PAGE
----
The heavily polluted Karamana river, which has literally turned into drainage canal, can, ironically, boast of moulding swimming champions who even took part in international events. However, the advantage is now lost as the river, having turned a dump yard, is no longer fit for swimming, leaving the swimmers in the lurch.
Creating a pool of trained swimmers is what the YMA Swimming Club at Thiruvallom has taken up for the past 50 years as a challenge. The club had embarked on the initiative to train children at a young age to mould them into champions. But now, the youngsters have no place to swim and the polluted river has reduced the number of club members to less than 100.
Talented swimmers of the club, who have taken part in national as well as international events, are now training in other pools. And the passionate swimmers of the club have to pay a huge amount to train themselves. The club now takes them to the nearby pool in the wake of the increasing pollution in the Karamana river.
“Till now, more than 50 members of the club have got jobs in sports quota in Services, BSF, CRPF and Railways. What would have been the situation if better facilities were available for the talents?” ask the residents.
“I started practising swimming in this channel from my childhood and was selected to national-level competitions. Subsequently, I was selected to CRPF in sports quota five years ago,” said Hareesh, a swimmer.
Another swimmer, Aneesh B, was recently selected by Railways. He regularly practises in the morning along with 80 children who intend to participate in events.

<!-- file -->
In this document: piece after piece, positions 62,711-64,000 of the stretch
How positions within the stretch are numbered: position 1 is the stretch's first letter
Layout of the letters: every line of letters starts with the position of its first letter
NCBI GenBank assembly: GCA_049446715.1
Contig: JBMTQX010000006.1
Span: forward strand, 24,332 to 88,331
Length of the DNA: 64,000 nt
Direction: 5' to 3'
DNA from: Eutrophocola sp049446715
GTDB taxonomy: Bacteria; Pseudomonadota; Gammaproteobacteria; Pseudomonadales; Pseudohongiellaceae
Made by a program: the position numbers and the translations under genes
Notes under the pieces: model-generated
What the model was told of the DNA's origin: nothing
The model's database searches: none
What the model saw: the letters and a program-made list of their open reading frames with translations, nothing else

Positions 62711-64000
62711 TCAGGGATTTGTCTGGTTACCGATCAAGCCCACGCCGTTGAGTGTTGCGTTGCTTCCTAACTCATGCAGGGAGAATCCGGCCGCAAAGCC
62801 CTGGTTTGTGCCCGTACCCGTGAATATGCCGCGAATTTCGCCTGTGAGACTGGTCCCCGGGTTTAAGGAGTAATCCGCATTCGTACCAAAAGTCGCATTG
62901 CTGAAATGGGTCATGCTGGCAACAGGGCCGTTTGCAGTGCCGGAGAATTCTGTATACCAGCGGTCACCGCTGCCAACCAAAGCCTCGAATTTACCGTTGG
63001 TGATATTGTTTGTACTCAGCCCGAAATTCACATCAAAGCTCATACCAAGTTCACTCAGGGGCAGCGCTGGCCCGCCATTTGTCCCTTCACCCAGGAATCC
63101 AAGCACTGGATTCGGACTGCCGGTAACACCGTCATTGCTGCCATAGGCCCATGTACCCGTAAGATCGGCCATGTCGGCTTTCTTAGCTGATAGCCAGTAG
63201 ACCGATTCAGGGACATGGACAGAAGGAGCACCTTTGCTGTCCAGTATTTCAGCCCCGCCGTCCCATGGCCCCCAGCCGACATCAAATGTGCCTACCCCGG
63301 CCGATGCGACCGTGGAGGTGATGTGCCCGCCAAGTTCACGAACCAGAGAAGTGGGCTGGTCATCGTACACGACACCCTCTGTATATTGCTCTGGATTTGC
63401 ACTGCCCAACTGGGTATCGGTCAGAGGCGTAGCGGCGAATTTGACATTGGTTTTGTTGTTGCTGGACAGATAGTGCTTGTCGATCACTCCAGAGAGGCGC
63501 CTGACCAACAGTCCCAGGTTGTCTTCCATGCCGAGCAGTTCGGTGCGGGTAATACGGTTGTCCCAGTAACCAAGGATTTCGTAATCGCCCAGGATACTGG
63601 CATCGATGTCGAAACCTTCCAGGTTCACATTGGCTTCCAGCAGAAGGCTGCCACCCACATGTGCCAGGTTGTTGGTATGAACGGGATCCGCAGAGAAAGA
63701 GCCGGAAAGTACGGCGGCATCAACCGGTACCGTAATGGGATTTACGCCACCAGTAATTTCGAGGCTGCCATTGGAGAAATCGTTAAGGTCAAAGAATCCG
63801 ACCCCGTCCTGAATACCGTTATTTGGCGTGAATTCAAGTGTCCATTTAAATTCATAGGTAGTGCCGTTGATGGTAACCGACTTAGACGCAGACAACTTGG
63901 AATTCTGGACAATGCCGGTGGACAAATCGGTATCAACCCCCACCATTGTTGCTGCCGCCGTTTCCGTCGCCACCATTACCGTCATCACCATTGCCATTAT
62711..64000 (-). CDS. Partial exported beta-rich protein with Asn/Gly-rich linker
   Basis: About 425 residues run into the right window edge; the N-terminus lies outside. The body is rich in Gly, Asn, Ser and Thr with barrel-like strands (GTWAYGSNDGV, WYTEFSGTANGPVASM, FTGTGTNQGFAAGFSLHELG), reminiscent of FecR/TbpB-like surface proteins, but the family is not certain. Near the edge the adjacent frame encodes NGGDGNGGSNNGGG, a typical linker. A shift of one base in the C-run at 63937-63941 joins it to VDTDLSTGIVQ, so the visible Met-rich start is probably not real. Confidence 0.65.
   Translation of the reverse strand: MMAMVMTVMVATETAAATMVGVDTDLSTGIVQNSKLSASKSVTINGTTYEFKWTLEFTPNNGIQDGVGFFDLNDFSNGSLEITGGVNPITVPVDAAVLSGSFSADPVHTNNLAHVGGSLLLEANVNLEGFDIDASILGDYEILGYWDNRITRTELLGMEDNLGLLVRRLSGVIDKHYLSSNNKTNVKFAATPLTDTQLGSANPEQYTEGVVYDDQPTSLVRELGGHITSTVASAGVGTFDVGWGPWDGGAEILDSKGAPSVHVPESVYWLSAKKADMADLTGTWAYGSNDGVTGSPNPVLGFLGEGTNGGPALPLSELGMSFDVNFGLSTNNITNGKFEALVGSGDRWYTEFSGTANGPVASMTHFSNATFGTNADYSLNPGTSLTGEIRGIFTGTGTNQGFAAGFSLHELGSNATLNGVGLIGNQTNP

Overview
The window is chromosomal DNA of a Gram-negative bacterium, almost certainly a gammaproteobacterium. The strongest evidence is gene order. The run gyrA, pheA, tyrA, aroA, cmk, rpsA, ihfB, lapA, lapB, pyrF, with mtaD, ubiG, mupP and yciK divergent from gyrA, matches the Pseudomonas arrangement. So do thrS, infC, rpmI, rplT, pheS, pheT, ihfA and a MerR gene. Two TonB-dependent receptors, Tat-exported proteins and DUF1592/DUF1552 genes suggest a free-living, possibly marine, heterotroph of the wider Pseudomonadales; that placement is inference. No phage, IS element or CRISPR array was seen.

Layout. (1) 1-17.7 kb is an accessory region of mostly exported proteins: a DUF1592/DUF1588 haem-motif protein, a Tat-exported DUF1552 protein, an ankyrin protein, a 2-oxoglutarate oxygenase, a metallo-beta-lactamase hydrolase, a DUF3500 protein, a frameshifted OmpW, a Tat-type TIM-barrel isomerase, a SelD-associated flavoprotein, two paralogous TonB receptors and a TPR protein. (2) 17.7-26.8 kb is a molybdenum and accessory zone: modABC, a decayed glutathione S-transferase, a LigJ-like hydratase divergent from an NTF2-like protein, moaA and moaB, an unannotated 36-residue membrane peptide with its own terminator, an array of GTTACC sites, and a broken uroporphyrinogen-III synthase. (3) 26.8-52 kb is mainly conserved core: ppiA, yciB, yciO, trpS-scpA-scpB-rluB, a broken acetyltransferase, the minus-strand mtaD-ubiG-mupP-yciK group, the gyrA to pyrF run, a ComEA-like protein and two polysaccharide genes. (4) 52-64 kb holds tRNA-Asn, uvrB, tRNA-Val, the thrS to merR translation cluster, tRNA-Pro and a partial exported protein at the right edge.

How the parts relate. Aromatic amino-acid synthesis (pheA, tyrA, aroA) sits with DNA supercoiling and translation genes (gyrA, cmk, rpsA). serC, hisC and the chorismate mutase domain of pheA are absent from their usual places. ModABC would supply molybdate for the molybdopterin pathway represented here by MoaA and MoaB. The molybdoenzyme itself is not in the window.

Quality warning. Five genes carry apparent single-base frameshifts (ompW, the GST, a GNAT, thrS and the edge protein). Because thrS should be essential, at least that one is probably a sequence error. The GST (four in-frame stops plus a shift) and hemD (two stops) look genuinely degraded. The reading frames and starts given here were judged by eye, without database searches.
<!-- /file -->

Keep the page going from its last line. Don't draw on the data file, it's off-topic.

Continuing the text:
Radhakrishnan, who now works with CRPF, had competed in the Commonwealth Games some years ago. In recent events, Lalkrishna, Sharat G, Chandra Babu and Murali Krishna from the club had represented the country.
“YMA Club sent swimmers for various competitions and national-level championships during the course of their training. When the swimmers became eligible for government jobs at the age of 18, many of them were inducted based on their achievements,” said Babu, secretary of the club.
He said it was disheartening to see talents finding it difficult to practise their skills. ‘’Most of the swimmers hail from poor families and depend on the sports quota for getting jobs. It is quite difficult for them to spend huge amounts for training,” he explained.
“During the last two years, we lost many talented swimmers and water polo players, all of them top performers in their events. The only solution is cleaning the river,” said Biju, a local man and club member. “When you enter the water, it forms a film around your body,” he said.
The youngest state-level swimmer of the club, Kiran S, a standard IV student, had to end his training a few months ago following a bout of rat fever contracted after practicing in the river. It is estimated that around 30 children who practised in the river were affected by rat fever.
The local residents and the club authorities are doubtful over the future of the club if the mess in the river continues. “To reach the unreachable is what we are hoping for,” say the young swimmers.